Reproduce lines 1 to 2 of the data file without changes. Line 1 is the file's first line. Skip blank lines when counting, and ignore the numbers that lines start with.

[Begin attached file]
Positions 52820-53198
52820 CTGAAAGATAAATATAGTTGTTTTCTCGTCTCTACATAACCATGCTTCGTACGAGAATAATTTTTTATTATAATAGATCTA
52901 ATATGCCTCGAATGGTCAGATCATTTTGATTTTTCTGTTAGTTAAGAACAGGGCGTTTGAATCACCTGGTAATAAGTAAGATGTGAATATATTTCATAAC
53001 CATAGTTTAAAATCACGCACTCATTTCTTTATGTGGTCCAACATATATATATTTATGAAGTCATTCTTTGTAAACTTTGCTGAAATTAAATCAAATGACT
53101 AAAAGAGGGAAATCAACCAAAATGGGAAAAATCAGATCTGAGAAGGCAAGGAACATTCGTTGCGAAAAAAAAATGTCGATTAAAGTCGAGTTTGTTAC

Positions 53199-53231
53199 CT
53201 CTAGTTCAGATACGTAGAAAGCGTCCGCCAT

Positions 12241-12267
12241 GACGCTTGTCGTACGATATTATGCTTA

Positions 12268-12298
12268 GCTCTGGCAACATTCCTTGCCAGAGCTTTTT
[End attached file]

Positions 52820-53198
52820 CTGAAAGATAAATATAGTTGTTTTCTCGTCTCTACATAACCATGCTTCGTACGAGAATAATTTTTTATTATAATAGATCTA